Britain's relationship with Russia is the worst it has ever been, Moscow's top diplomat in the UK has warned.

Ambassador Alexander Yakovenko last night attacked No 10 for "raising tensions in Europe" by deploying 800 troops to Estonia -part of Nato's eastern flank, according to Daily Mail.

The Kremlin's man in London said ministers were guilty of hostility, and that ties between the two countries had plummeted to an all-time low.

In an escalation of Moscow's rhetoric, he said there was no longer any "bilateral relationship of substance".


He added that the UK's actions recently had been "provocative" and even "outright ridiculous".

Yakovenko's remarks, which strike a more pessimistic tone than he has before, will deeply concern British officials.

But a diplomatic source said: "Russia must show it wants to work towards international goals and peace in Syria if there is to be any substantial improvement in our relations."

The comments came amid fears the world is on the brink of a nuclear conflict as Donald Trump, with UK backing, adopts a tougher stance towards adversaries.

Britain's relationship with Russia has deteriorated since the US President's revenge bombing on a Syrian regime air base, following a gas attack on civilians.

Boris Johnson cancelled his trip to Russia then said on Sunday that Vladimir Putin was in a "league of supervillains" because of his support for President Bashar al-Assad.

Last week Theresa May accused Moscow of being on the "wrong side of this argument" by failing to condemn a chemical attack in Syria. And Defence Secretary Sir Michael Fallon said Russia was responsible "by proxy" for the deaths of more than 80 civilians gassed by the regime.

Then on Saturday the Royal Navy escorted two Russian warships as they passed through the English Channel.

Last month hundreds of British troops, tanks and armour were sent to Estonia as part of the biggest show of force against Moscow since the Cold War.

Speaking for the first time since the recent heightened tensions, Yakovenko, a 62-year-old career diplomat who was handed the London role in 2011, said: "We deplore that deployment for it raises tensions in Europe along the border between Nato and Russia.

"Russia doesn't pose any threat to Estonia nor any other Nato member-state. That's why all the talk of territorial defence sounds provocative, and with [the] changing nature of war, outright ridiculous."

Asked if this is the worst that relations between the UK and Russia have ever been, he said: "Yes, it is." Previously officials have gone only as far as saying relations are the worst since the Cold War.

Yakovenko said he had "respect" for the Prime Minister, but when it came to her view that Russia was on the wrong side, "the opposite is true".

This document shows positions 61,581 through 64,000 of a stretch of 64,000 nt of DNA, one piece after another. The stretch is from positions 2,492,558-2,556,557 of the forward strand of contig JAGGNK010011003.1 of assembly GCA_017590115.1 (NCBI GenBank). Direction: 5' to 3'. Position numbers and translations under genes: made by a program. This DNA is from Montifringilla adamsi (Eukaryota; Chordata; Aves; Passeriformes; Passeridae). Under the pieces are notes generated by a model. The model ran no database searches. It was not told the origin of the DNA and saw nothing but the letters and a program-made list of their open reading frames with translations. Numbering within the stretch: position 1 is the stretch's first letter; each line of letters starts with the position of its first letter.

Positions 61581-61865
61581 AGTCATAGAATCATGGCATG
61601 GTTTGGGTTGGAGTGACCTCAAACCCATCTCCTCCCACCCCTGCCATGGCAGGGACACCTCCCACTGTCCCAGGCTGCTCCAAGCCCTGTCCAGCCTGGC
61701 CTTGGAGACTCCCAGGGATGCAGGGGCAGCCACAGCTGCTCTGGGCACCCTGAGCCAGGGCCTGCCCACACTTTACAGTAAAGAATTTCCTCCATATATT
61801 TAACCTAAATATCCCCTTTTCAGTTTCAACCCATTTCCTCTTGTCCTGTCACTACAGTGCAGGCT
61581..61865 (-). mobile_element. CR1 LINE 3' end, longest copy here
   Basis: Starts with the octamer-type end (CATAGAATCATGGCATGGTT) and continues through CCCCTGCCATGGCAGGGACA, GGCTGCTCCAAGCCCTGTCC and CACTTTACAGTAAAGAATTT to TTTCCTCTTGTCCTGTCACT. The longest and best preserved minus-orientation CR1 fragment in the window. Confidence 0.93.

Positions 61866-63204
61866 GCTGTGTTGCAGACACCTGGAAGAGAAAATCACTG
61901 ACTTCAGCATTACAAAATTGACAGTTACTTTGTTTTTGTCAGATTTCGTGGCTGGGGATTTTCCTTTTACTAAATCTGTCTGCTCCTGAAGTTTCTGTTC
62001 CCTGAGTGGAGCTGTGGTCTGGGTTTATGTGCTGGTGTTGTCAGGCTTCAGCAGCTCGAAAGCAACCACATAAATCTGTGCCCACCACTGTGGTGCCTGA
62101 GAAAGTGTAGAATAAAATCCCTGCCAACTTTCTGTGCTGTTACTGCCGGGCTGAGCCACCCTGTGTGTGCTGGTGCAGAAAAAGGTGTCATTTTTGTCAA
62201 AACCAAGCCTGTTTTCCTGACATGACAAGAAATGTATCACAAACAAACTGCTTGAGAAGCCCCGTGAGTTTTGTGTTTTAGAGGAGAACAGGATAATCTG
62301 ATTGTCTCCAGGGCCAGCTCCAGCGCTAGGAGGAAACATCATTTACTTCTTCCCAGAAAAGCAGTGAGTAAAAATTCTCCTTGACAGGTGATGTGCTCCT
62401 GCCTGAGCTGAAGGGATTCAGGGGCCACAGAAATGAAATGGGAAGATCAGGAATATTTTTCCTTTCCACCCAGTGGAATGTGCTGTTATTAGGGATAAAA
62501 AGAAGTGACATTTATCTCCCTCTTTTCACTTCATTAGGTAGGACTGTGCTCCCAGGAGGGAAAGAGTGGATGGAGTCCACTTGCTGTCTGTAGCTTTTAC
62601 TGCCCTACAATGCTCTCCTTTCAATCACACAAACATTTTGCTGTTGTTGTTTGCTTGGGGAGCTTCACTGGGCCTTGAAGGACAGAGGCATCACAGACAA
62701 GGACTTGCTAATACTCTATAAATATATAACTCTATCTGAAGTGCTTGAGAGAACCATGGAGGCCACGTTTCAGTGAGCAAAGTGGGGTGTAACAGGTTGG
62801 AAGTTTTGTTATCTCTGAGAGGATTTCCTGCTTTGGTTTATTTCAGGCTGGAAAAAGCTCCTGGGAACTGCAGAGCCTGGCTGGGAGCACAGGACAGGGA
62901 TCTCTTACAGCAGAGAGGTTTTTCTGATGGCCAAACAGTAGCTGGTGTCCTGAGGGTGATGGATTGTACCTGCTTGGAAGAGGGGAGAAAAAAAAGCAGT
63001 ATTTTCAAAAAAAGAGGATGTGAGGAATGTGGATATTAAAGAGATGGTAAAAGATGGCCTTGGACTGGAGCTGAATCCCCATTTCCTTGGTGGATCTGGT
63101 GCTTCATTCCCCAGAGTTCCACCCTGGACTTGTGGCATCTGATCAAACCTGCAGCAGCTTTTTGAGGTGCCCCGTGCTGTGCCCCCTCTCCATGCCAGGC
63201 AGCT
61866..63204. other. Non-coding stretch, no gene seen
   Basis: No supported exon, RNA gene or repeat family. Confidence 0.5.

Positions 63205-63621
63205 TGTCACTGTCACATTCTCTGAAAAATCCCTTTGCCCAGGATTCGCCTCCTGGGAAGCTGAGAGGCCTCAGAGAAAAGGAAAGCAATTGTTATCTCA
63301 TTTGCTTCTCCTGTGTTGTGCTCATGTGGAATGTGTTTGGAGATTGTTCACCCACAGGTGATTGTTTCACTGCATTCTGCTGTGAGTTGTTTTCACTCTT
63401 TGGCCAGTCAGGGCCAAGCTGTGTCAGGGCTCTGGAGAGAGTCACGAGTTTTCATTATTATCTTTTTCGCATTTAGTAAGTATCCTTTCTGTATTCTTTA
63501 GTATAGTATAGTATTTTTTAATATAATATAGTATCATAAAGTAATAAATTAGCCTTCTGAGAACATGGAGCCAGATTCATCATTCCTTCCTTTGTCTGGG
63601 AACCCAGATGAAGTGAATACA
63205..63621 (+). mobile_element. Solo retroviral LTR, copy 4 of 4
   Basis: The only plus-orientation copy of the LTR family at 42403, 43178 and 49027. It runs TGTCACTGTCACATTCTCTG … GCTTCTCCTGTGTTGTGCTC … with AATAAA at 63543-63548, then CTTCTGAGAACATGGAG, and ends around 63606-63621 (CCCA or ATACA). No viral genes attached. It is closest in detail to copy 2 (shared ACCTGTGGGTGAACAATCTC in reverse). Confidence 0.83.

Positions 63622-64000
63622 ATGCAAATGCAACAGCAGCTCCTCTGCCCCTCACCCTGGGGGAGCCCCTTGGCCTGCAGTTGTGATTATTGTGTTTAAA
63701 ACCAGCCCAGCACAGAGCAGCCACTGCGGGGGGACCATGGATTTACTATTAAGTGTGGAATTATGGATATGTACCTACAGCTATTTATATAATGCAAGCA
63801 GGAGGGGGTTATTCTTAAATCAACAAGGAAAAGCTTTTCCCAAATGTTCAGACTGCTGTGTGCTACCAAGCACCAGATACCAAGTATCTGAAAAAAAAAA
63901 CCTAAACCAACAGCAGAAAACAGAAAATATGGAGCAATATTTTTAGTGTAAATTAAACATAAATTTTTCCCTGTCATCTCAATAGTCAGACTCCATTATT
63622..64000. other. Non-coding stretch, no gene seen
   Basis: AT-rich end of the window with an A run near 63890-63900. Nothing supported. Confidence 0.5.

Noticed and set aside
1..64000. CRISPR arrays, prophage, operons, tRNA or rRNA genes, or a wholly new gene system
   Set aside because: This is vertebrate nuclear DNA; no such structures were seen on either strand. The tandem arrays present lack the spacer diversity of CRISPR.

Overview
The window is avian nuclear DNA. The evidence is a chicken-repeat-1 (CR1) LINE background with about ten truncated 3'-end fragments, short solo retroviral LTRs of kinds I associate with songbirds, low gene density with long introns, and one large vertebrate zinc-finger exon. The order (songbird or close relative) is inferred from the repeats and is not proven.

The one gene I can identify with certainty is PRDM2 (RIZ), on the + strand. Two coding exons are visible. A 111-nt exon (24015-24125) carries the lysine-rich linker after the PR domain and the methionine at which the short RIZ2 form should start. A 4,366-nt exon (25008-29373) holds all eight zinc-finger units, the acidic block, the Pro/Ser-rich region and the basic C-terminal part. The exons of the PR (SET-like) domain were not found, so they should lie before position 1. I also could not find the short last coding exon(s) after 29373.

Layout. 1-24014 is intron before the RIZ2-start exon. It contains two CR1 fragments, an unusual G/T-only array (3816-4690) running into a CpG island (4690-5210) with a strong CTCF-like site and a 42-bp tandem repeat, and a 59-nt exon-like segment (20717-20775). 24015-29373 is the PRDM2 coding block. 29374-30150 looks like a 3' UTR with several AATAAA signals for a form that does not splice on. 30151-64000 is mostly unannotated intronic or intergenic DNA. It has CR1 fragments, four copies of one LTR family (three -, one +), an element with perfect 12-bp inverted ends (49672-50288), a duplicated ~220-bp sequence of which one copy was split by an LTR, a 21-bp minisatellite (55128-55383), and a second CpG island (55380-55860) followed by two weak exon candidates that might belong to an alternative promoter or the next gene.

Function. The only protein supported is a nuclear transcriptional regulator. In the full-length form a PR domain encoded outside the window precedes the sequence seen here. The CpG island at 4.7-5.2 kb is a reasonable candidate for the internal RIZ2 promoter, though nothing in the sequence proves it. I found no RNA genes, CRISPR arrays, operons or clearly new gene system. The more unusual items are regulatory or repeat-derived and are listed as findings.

"There is no moderate opposition alternative to the present government in Syria," he said, adding that Syrians must "decide for themselves" who should run the country.

The UK Government has taken an unwavering stance on President Assad. Sir Michael has repeatedly said the dictator, who has killed his own people, must go.

Responding to comments that Russia was responsible for the deaths of Syrians by "proxy", Mr Yakovenko said "we deplore such hostile rhetoric".

He denied claims the regime was responsible for the chemical attack earlier this month, saying it looked like President Assad had been 'framed' by terrorists.

The diplomat compared this to an attack in Damascus in 2013.

At the time David Cameron said it was "beyond doubt" the Syrian regime was to blame, and called for MPs to back a military response.

Yakovenko said: "Now the same stagecraft with the same purpose in mind. It is suspicious that the West wouldn't even discuss the issue of chemical weapons use by opposition terrorists."

Foreign Secretary Johnson was accused of being a "poodle" for cancelling a diplomatic trip to Moscow following the Syrian strikes, leaving talks to US Secretary of State Rex Tillerson.

Tillerson was said to have issued an ultimatum, telling Moscow to side with America or stand alongside Assad and militants.

But Yakovenko said: "Fortunately, it turned out to be a mere suggestion ... But in history the very word 'ultimatum' is closely associated with a declaration of war."

He said Johnson's decision to cancel was "unfortunate" but "another indication that there is no bilateral relationship of substance between our two nations beyond mere diplomatic ones".

Writing in the Sunday Telegraph yesterday, Johnson said: "They [Russia] still have time to be on the right side of the argument."